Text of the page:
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Why 1 Down and 4 Up?

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Why is the transmission 1 down/4up?

 

As they all seem to be that I'll have to assume it's a mechanical reason - but I'd sure like to know it.

 

Why not 5 up...I think that would be better.

 

I run a 51 in the back just to avoid that 1st to 2nd shift stuff...although in reality 1st is too low/perky regardless.

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The last thing I'd want to have happen when dropping gears up a steep climb is to click into neutral because I forgot to count which gear I was in. Also, you shouldn't be shifting into neutral all that often. It's really for starting up the bike and being able to walk away from it without it dying. So in that regard, neutral is "hidden" between first and second to stay out of the way when riding. If it were at the bottom, I'd be hitting it all the time on accident.

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As mentioned its so you don't hit neutral down shifting.

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Why is the transmission 1 down/4up?

 

As they all seem to be that I'll have to assume it's a mechanical reason - but I'd sure like to know it.

 

Why not 5 up...I think that would be better.

 

I run a 51 in the back just to avoid that 1st to 2nd shift stuff...although in reality 1st is too low/perky regardless.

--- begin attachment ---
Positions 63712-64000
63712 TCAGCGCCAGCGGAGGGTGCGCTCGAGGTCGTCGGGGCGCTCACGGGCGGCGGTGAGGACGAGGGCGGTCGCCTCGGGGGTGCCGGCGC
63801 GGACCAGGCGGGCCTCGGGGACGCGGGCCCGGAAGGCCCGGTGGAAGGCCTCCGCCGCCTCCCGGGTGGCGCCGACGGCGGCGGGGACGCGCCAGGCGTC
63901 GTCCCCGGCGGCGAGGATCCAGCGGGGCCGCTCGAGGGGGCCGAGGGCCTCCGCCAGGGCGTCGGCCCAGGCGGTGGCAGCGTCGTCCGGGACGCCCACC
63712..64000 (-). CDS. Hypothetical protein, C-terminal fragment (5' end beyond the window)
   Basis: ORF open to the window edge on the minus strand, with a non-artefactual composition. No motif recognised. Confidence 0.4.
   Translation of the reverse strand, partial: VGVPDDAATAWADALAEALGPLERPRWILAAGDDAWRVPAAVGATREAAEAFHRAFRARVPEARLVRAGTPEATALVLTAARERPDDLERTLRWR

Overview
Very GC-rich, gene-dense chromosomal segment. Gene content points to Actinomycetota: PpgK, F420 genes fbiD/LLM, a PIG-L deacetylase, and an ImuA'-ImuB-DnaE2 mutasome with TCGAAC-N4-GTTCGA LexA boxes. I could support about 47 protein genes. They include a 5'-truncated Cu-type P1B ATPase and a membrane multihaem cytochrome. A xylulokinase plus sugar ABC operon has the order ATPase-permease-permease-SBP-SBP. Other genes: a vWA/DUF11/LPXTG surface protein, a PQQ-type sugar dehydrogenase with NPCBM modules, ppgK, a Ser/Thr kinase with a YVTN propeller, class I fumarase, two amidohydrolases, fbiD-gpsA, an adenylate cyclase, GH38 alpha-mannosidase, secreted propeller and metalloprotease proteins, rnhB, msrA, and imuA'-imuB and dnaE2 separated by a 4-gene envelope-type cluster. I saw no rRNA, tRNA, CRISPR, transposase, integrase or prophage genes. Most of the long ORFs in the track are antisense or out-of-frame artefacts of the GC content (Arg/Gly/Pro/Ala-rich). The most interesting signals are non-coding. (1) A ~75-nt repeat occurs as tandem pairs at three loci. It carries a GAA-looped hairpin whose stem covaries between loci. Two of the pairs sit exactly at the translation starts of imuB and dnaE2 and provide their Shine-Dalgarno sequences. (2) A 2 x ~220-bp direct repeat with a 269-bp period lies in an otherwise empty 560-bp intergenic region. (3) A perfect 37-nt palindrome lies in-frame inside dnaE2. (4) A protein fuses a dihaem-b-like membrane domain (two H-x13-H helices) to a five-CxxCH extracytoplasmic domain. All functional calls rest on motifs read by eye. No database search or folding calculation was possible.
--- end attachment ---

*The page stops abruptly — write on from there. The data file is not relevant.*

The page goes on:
It's a sequential transmission. If neutral was at the bottom (it has been done) then it would be too easy to accidentally shift into neutral instead of first.

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The last thing I'd want to have happen when dropping gears up a steep climb is to click into neutral because I forgot to count which gear I was in. Also, you shouldn't be shifting into neutral all that often. It's really for starting up the bike and being able to walk away from it without it dying. So in that regard, neutral is "hidden" between first and second to stay out of the way when riding. If it were at the bottom, I'd be hitting it all the time on accident.

Exactly. Side note, I once had a 50's Japanese semi-copy of a Guzzi. N-1-2-3-4-5-N again, repeat. Sucked.

Mike

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Exactly. Side note, I once had a 50's Japanese semi-copy of a Guzzi. N-1-2-3-4-5-N again, repeat. Sucked.

Mike

ah yes. you had a drum with no stops or something like that. a co-worker of mine that's done a bunch of riding over seas and bought foreign brand bikes over there said they're all like that.  you can shift from 5th to neutral to 1st and back through the gears by just keep lifting up on the shifter.  how weird would that be to be ripping along, accelerating, grabbing gears and you think you have one left only to roll back to neutral. crazy to me.

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ah yes. you had a drum with no stops or something like that. a co-worker of mine that's done a bunch of riding over seas and bought foreign brand bikes over there said they're all like that.  you can shift from 5th to neutral to 1st and back through the gears by just keep lifting up on the shifter.  how weird would that be to be ripping along, accelerating, grabbing gears and you think you have one left only to roll back to neutral. crazy to me.